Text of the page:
In an effort to mitigate the threat of the Hafnium hack, the FBI has been cleared to use the hackers’ own tools to remotely delete infections on people’s computers.
Last month, security researchers began sounding the alarm about a hack being carried out by a Chinese espionage group known as “Hafnium.” The hack involved the exploitation of multiple zero-day vulnerabilities, and it affected tens of thousands of Microsoft Exchange Servers around the world.
While Microsoft did eventually address the issue in the form of detection tools and patches, the threat of the hack has lingered. Now, the Justice Department has disclosed that a Texas court granted the FBI approval to utilize a number of remaining backdoors to remotely delete Hafnium infections.
“Today’s court-authorized removal of the malicious web shells demonstrates the Department’s commitment to disrupt hacking activity using all of our legal tools, not just prosecutions,” reads a statement from Assistant Attorney General John C. Demers, with the Justice Department’s National Security Division.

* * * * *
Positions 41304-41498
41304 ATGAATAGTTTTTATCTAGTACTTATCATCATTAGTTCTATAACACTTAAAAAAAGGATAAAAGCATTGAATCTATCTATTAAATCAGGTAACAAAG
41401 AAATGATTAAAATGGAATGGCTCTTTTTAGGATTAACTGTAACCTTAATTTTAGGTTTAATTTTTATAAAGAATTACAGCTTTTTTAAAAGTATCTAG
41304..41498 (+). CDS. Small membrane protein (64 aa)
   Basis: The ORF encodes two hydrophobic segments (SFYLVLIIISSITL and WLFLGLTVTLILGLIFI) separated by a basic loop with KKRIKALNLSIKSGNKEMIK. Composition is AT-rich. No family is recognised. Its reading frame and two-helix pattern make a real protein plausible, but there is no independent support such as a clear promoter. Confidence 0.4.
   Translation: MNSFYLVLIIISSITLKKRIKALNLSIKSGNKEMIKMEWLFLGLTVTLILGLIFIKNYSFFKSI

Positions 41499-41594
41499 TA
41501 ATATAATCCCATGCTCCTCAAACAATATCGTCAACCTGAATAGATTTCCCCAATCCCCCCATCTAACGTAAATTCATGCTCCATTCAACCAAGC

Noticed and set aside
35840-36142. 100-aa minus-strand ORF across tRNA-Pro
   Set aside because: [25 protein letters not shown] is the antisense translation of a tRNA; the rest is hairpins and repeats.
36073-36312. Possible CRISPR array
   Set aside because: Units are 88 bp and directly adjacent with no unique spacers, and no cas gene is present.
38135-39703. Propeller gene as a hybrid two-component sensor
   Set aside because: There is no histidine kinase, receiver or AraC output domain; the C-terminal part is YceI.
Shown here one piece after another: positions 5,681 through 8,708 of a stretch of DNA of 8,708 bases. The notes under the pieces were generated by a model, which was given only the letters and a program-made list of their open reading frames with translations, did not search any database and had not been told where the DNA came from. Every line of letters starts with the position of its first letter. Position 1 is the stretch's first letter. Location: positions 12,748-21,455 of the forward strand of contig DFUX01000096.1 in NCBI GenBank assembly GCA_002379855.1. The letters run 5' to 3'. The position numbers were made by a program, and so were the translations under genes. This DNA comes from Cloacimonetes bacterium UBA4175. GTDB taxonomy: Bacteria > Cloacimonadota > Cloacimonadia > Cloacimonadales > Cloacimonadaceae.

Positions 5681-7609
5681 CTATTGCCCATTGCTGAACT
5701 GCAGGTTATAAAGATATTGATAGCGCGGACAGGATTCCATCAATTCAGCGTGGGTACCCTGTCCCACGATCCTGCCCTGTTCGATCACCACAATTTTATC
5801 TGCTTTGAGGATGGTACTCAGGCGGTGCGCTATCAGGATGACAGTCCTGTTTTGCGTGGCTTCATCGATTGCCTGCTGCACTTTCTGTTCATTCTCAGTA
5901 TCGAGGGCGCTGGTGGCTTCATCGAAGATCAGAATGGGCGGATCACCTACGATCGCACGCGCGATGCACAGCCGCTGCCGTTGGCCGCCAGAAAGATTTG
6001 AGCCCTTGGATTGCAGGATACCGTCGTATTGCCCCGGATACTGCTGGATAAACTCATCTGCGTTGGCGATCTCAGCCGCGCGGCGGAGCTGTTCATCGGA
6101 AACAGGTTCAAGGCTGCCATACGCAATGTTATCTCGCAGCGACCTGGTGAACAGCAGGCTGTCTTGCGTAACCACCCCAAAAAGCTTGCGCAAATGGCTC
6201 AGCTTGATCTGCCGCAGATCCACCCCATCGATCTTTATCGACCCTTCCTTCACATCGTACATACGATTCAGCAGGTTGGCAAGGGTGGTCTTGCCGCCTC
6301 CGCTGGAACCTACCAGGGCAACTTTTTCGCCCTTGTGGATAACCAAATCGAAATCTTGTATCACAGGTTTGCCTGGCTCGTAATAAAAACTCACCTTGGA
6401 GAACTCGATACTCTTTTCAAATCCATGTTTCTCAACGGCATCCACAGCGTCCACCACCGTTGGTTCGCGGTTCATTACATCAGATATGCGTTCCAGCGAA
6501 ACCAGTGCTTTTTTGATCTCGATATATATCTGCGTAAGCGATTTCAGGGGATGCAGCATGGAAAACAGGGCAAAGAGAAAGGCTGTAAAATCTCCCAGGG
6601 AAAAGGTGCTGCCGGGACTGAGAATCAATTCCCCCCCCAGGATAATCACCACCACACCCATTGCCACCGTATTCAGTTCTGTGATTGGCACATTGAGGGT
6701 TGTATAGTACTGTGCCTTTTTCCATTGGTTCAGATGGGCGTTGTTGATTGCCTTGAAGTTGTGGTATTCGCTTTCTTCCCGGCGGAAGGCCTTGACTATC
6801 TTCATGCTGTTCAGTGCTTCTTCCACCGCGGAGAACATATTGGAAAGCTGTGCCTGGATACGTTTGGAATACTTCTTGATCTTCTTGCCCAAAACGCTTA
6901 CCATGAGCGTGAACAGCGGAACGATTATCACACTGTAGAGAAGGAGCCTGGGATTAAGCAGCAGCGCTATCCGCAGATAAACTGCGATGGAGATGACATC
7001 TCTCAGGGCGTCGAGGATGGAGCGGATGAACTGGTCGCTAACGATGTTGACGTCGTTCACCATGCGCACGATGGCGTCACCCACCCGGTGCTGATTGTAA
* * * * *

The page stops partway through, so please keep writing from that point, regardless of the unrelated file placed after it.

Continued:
The Department said the operation was successful, but further action will be required to fully patch the vulnerabilities.
“The FBI conducted the removal by issuing a command through the web shell to the server, which was designed to cause the server to delete only the web shell (identified by its unique file path),” the U.S. Justice Department stated.
Under the operation, experts “did not patch any Microsoft Exchange Server zero-day vulnerabilities or search for or remove any additional malware or hacking tools that hacking groups may have placed on victim networks by exploiting the web shells.”
The Justice Department said it “strongly encourages network defenders to review Microsoft’s remediation guidance and the March 10 Joint Advisory for further guidance on detection and patching.”